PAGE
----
Promoting Tourism in the state of Nagaland

Promoting Tourism in the state of Nagaland

Abhishek Singh

For Governments across the world, job creation is one of the most critical challenges. As per a report of the World Economic Forum, equitable employment is essential to increasing social inclusion, peace and security. Unemployment leads to social unrest and can even lead to violence and crimes. Hence it is imperative that one looks at all avenues for creating jobs and employment. Unemployment and lack of jobs is a very serious issue and there are very limited avenues for jobs in the State as there are no industries. Biggest employer is Government and Government employment is unproductive for the State as the economic returns from most Government jobs are almost negligible. Rather, most Government departments in the State have employees more than what it should be and it not only leads to inefficiency and loss of productivity but it also results in a scenario where almost 70% of Government resources are spent in paying salaries with hardly anything left for developmental activities. Thus we have poor infrastructure and lack of basic amenities which further impacts economic activity in the private sector leading to more unemployment.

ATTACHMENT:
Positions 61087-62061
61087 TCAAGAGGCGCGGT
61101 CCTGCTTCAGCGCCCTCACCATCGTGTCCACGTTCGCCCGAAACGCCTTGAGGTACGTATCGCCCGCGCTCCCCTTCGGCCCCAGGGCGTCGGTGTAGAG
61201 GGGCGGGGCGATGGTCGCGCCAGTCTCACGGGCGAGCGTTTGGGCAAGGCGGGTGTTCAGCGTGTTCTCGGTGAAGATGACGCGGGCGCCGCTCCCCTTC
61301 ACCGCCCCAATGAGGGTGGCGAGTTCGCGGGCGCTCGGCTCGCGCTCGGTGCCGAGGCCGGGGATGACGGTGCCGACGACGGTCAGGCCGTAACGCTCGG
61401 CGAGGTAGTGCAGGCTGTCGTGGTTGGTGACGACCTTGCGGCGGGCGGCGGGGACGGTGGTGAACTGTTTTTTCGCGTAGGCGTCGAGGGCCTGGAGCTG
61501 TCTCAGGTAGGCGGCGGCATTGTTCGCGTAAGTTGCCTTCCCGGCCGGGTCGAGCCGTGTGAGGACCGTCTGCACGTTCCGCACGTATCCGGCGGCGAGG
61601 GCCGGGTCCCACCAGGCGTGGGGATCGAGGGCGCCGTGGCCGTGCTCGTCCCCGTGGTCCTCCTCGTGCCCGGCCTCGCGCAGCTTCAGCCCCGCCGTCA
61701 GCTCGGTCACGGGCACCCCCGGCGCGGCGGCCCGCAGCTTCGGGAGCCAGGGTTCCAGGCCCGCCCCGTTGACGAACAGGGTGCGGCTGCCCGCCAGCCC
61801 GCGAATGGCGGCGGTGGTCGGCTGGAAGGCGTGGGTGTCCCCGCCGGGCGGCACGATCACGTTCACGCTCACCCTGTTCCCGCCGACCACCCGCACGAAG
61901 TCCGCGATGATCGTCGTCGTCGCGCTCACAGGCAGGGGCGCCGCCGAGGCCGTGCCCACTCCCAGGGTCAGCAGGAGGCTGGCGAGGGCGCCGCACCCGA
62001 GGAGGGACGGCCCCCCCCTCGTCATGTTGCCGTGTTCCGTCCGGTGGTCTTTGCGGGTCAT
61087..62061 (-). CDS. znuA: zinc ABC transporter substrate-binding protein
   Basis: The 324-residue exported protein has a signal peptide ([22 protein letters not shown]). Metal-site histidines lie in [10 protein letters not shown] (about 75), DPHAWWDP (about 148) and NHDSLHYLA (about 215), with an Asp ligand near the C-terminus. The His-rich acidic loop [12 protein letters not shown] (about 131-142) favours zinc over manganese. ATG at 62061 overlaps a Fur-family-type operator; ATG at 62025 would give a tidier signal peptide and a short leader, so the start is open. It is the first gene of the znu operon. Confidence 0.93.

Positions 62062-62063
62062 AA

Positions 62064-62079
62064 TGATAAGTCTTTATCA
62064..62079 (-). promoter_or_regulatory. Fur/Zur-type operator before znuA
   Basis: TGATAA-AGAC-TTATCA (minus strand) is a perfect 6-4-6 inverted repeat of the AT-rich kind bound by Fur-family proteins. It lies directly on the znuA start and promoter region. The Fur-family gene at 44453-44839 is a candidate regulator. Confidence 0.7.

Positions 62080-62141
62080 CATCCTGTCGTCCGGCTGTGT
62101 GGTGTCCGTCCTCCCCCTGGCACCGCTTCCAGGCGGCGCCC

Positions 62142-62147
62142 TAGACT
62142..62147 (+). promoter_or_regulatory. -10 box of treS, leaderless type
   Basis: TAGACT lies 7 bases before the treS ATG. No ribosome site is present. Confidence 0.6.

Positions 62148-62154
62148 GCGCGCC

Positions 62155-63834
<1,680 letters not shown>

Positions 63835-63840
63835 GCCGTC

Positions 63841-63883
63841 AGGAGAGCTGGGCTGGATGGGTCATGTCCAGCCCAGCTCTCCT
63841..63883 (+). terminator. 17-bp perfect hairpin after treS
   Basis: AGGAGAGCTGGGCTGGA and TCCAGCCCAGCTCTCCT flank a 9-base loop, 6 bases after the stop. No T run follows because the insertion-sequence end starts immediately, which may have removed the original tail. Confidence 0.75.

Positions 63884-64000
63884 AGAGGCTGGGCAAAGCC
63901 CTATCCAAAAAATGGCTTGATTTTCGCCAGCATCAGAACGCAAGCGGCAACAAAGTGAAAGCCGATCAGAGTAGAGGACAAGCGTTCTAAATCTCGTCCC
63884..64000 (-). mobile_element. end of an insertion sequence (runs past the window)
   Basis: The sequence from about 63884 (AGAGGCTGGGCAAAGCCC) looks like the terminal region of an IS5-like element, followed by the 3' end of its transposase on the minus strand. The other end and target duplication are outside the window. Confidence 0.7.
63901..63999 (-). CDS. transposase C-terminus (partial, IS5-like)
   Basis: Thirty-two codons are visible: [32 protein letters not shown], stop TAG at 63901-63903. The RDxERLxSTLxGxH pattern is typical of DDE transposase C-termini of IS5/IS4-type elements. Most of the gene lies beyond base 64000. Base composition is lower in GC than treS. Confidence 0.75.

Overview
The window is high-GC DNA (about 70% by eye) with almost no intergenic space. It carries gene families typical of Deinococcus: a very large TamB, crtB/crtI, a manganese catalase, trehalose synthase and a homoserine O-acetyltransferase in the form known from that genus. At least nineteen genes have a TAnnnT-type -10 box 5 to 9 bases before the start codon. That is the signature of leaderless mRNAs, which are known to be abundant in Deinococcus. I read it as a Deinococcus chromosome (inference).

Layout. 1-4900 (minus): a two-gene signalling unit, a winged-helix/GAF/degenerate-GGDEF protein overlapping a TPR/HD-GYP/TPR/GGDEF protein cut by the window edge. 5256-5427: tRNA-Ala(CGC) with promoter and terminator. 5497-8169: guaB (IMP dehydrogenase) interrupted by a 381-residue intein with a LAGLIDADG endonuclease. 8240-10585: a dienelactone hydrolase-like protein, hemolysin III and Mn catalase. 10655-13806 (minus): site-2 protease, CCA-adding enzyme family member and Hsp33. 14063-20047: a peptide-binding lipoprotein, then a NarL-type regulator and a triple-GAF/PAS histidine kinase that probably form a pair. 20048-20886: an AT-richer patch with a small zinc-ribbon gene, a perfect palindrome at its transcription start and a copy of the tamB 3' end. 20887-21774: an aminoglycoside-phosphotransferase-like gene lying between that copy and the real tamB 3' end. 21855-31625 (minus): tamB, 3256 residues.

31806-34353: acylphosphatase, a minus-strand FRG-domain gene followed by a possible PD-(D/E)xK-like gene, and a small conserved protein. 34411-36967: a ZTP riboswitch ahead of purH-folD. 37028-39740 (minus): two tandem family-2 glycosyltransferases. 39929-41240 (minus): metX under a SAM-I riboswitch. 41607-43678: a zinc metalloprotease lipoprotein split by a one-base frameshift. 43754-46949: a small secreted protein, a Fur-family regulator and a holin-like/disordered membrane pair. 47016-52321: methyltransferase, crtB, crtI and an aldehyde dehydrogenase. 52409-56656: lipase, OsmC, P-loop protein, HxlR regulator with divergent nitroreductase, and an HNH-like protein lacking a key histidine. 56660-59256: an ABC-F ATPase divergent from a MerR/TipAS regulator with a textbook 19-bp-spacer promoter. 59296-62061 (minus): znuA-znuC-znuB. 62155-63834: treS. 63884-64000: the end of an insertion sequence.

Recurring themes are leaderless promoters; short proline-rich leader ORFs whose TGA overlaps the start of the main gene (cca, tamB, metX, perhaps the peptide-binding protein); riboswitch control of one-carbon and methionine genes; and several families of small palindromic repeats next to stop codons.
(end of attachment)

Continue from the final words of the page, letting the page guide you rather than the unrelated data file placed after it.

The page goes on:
One of the sectors with the highest potential of creating jobs is travel and tourism, which continues to grow and stay resilient despite global challenges. As per estimates, Tourism provides 10% of the world’s GDP, 7% of global trade and as many as one in every 11 jobs globally. In each of the six years following the global economic crisis of 2010, the number of international tourist arrivals around the world grew at 4% or above. In India, around 10 million tourists came in 2017 which is about 15.6 % more than the 8.89 million who came in 2016. This increase is primarily on account of liberalization of Visa policy and introduction of e Visa as well as Visa on arrival for most countries. Further relaxation of requirements of Protected Area Permit (PAP) for Nagaland has the potential of increasing tourist arrivals in the State.


Promotion of tourism not only results in direct employment but also creates in jobs in other sectors like construction, manufacturing and IT services. This has a multiplier effect along the value chain. It is estimated that every job in the core tourism sector creates about 1.5 additional or indirect jobs in the tourism-related economy. For a State like Nagaland with Tourism offers an opportunity to not only boost the economy of the State but also create jobs and lead to overall growth and development.